Report from the UK’s FutureBook Conference: Bringing Great Writers into the Digital, Multimedia Mix19Share
By Sophie Rochester
LONDON: If there was a key lesson from the first FutureBook conference organized by The Bookseller magazine and held in London for the first time last year, it was “experiment, learn and adapt”. Back again for a second conference, held the past Tuesday, the UK publishing industry appears to be responding well to the challenges of digital publishing. We were sharply reminded by Rebecca Smart (Managing Director, Osprey Group) that “change is hard“, but the 2010 speakers, who this year came mostly from inside the publishing industry, demonstrated that publishers are able to evolve and adapt for digital in interesting and different ways.
The big question remains: “Where are the revenue streams for digital publishing?” And although much hope is pinned on the iPad (and other tablets), we still don’t know exactly how big this market will be. YouGov, an international internet-based market research firm, offered figures projecting that 12% of the UK population will soon own a tablet, demonstrating the huge potential market for publishers. But while experimenting with content on these devices is still key to learning what will and won’t work, the risk of these experiments not generating revenue makes this learning process difficult for many publishers.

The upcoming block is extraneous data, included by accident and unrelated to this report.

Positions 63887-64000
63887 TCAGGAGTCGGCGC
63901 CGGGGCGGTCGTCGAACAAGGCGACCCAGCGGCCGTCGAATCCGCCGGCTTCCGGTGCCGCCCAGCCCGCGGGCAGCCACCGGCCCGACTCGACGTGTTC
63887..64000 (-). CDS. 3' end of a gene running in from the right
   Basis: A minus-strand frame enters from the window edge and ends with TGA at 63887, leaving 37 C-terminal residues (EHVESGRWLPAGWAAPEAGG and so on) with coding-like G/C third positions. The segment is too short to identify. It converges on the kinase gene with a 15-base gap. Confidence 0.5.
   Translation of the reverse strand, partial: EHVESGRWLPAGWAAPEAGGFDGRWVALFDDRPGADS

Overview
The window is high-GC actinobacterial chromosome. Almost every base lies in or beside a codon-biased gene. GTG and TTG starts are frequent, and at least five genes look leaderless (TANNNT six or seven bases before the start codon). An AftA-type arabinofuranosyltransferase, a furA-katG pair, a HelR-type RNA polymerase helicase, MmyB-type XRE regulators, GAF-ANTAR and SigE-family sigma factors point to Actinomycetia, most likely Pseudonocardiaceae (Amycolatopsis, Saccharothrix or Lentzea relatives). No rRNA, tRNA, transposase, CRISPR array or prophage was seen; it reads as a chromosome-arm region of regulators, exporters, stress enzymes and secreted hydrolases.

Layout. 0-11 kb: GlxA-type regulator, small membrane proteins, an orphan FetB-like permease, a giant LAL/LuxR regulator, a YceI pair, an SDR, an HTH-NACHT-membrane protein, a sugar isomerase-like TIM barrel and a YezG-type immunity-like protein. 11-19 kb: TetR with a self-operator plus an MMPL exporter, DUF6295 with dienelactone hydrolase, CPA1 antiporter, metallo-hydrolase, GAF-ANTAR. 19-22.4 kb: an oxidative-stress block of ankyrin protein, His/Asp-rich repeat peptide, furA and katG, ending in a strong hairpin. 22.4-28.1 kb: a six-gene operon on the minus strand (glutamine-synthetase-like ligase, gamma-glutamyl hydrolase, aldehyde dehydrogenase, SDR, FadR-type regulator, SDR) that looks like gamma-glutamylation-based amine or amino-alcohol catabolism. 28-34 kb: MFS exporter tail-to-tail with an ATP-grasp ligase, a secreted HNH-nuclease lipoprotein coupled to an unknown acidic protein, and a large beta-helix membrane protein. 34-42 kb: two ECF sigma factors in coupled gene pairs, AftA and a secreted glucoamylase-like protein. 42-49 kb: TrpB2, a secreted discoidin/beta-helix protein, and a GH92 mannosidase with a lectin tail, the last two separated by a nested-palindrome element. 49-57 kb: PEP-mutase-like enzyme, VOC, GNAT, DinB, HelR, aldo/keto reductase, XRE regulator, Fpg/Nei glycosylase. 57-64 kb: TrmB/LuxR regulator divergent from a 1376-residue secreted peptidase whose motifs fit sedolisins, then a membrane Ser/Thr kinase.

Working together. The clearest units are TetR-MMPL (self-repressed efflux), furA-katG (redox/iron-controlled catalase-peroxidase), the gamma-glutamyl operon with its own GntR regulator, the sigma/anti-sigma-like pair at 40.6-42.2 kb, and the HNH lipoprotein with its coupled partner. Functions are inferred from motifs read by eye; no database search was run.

So, for many delegates if there was one presentation that really stood out at FutureBook 2010 it was when Max Whitby, founder and CEO of Touch Press, spoke about The Elements iPad app. Not only was the project a unique idea (at the time) with an amusing story attached to it (after all -– publishers and booksellers like stories), he revealed Touch Press have so far sold over 150,000 units at $14 each -– with Touch Press receiving a 70% share of those sales. For the creators of The Elements this translates into nearly $1.5 million in revenue. Rarely do we get to hear about iPad app sales for book apps – publishers are apparently unable to share sales figures because of restrictions from Apple –- and these heartening figures had everyone sitting upright in their seats.
Henry Volans, Head of Digital at UK independent Faber & Faber, followed this news about The Elements iPad app, by revealing a forthcoming collaborative project the publisher is doing with Whitby and Touch Press called The Solar System for iPad. The Solar System app will be a complete guide to our solar system, using interactive software to include multi-touch screen functionality, rotating 3D images of the planets and custom-made animations and videos. The demo was incredible.
The beauty of this collaboration is that, on the one side, Faber brought to the table a great writer –- New Scientist cosmology consultant Marcus Chown –- and an established publishing brand, while Touch Press was able deliver the technology to create a mind-blowing app and access to an established international market seeded through the success of The Elements app. And if sales come anywhere near those of The Elements it stands to make some great profits for all parties involved.